Here it is! The most asked for article and most often asked question since I introduced the STM32-DVM-MTR2K just over a year ago. Today we’re going to add an external analog repeater controller to an MTR2000 in parallel with an STM32-DVM-MTR2K. This is a long article because I cover multiple options for interfacing.
I’ll break the bad news to you right up front: I was unable to make this work without a wireline card installed in the station – even though I didn’t use the wireline card (I used the MRTI interface). This likely isn’t just a fluke. The wireline board contains PCM voice CODECs; I suspect one of them is used to enable full-duplex on the MRTI interface. The good news is that a wireline card capable of 4-wire/full duplex was included as standard in the MTR2000 station, though some of them on the secondary market may no longer have the card installed. Having the wireline card also opens the option of using the wireline interface for TX and RX audio as well.
It is necessary to tell the station which card is installed, and whether it is to operate in 2 wire or 4 wire. There are a few other things set up as hown in the image below. The station should be set up for “Base Operation” in order to disable the internal controller. MRTI enable must be checked if you plan to use the MRTI connector. Finally, when selecting the wireline card installed, make sure to select “4 wire”. The option board type should already be selected and Wildcard enabled as part of using the STM32-DVM-MTR2K.
Selecting 4 wire does not put the wireline interface into full duplex. This must be configured specifically. The wireline configuration is found it the “Personality” Menu of the RSS .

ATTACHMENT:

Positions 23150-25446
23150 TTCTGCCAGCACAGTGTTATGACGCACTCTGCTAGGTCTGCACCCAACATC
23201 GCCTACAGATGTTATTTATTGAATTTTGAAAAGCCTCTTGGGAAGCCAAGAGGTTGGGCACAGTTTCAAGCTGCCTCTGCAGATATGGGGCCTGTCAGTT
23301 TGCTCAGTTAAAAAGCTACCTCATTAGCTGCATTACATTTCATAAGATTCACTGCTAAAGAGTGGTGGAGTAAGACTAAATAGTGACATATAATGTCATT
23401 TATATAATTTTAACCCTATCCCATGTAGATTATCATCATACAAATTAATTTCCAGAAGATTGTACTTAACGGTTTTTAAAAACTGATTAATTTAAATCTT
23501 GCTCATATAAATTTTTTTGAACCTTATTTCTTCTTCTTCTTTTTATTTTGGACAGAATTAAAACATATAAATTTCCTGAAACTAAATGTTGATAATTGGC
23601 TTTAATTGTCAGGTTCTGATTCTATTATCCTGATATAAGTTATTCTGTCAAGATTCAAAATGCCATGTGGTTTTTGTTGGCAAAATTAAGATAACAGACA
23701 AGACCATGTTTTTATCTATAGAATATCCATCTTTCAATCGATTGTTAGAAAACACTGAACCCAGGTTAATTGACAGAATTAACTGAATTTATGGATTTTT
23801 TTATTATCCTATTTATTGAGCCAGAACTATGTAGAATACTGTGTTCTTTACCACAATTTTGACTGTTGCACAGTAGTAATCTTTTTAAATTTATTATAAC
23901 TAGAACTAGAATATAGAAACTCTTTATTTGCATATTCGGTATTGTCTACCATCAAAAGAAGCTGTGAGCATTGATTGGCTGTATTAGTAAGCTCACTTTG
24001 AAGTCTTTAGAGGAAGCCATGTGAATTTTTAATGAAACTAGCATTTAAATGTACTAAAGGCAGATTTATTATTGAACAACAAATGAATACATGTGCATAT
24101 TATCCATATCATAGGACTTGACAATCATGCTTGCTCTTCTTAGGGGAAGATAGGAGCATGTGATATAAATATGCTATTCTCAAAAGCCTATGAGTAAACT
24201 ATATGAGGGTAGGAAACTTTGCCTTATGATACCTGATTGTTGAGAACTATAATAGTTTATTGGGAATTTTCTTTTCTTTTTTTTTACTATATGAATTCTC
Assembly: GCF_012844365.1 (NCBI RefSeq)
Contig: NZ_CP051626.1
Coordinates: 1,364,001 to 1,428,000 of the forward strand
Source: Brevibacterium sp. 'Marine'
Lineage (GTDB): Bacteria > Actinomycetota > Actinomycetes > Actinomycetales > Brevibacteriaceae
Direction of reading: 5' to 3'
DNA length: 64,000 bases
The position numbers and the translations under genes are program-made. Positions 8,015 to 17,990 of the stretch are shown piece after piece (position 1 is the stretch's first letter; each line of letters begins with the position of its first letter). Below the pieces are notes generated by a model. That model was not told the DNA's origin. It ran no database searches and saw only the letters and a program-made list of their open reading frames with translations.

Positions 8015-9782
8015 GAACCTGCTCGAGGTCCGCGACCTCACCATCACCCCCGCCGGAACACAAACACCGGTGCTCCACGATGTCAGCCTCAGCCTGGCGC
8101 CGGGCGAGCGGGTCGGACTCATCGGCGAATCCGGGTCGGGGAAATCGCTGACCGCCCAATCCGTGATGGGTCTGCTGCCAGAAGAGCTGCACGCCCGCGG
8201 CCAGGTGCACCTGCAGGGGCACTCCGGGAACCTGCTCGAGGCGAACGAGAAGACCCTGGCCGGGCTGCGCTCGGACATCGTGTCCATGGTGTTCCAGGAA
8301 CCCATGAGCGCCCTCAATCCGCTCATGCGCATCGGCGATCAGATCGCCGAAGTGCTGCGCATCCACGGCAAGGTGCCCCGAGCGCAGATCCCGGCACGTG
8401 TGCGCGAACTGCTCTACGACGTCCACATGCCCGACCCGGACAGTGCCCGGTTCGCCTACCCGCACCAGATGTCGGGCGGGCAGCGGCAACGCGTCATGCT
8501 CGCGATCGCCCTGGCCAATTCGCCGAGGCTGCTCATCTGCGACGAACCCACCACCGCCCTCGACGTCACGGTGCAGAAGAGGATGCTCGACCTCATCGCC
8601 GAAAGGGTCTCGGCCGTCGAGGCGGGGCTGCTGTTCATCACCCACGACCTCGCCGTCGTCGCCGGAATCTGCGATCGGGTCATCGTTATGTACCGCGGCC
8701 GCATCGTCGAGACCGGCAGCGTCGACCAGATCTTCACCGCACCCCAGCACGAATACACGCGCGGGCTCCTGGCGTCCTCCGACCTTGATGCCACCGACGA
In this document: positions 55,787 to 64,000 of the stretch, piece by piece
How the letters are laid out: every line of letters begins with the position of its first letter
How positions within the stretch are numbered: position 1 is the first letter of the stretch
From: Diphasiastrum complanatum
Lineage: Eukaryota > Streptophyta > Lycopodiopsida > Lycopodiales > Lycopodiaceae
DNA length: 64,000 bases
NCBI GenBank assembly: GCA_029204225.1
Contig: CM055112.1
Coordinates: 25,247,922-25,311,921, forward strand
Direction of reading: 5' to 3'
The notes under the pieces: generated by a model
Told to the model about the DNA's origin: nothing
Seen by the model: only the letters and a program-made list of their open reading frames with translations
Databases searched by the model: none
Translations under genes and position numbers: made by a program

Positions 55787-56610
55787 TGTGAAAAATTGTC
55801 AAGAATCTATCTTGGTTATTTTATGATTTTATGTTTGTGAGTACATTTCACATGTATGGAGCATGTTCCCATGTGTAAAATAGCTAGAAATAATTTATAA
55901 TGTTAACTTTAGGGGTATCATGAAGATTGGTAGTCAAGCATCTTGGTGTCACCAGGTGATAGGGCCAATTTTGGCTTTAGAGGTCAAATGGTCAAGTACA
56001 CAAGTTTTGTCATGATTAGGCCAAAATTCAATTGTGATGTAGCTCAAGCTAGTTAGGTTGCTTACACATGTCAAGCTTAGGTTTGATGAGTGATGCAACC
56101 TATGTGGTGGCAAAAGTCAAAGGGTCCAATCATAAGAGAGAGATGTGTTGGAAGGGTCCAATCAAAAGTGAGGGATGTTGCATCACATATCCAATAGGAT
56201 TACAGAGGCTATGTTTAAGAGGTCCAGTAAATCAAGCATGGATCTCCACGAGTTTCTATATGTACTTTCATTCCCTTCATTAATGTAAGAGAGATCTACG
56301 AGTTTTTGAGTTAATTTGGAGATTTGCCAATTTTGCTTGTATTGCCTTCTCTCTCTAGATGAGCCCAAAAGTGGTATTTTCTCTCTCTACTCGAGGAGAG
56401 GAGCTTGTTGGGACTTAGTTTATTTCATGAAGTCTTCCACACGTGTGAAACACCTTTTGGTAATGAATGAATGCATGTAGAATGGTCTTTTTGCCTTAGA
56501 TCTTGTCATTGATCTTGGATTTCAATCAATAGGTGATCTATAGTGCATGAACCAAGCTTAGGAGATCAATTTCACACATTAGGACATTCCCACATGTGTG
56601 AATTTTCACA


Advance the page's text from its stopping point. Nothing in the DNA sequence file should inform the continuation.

The wireline duplex type must be set to “Full”, otherwise the RX audio will be muted (wireline and MRTI) when the transmitter is keyed.
Unfortunately, there’s no useable COR/RUS signal available on the MRTI connector. There is one, but any time the station is keyed logically, it also activates this output. Because this will cause your controller to key the transmitter, this holds the COR/RUS signal and keeps the transmitter keyed until the repeater times out. Yep, others have discovered this too, and there appears to be no fix for it. Probably intentional since the MRTI interface was intended to be use with, well, a MRTI… or Motorola trunking controller, and not as a generic external controller interface.
This article is all about options! The image below shows all of the connection points on the rear panel of the MTR2000. Not all of them will be used in any given install – don’t freak out, you’ll only use a few.
Here is a list of the connections from the image above. I’ve grouped the signals into logical categories, which I will discuss. (Note: * indicates active low). You can also follow these links to detailed lists for the MRTI and System connectors.
- TX Audio:
- MRTI TX Audio
- Line TX Audio
- RX Audio:
- MRTI RX Audio
- Line RX Audio
- MRTI PTT*
- Unused GPO* programmed as “Key From Wireline”
- Receiver Unsquelched/COR:
- System RdStat (Receiver unsquelched)
- System Carrier Detect
- System GPO 0* (programmed as RX unsquelched)
- MMDVM Active (signal knockdown to analog controller)
- System GPI 3* (jumpered to Ext PTT Out via STM32-DVM-MTR2K)
- System Ext PTT Out* (used to signal that MMDVM is active)
- Find a convenient pin, there are plenty!
The audio lines are pretty straight forward. Either the MRTI or wireline connections may be used. Because the extra equalization and differential signals are not needed, I chose to use the MRTI connections for my installation.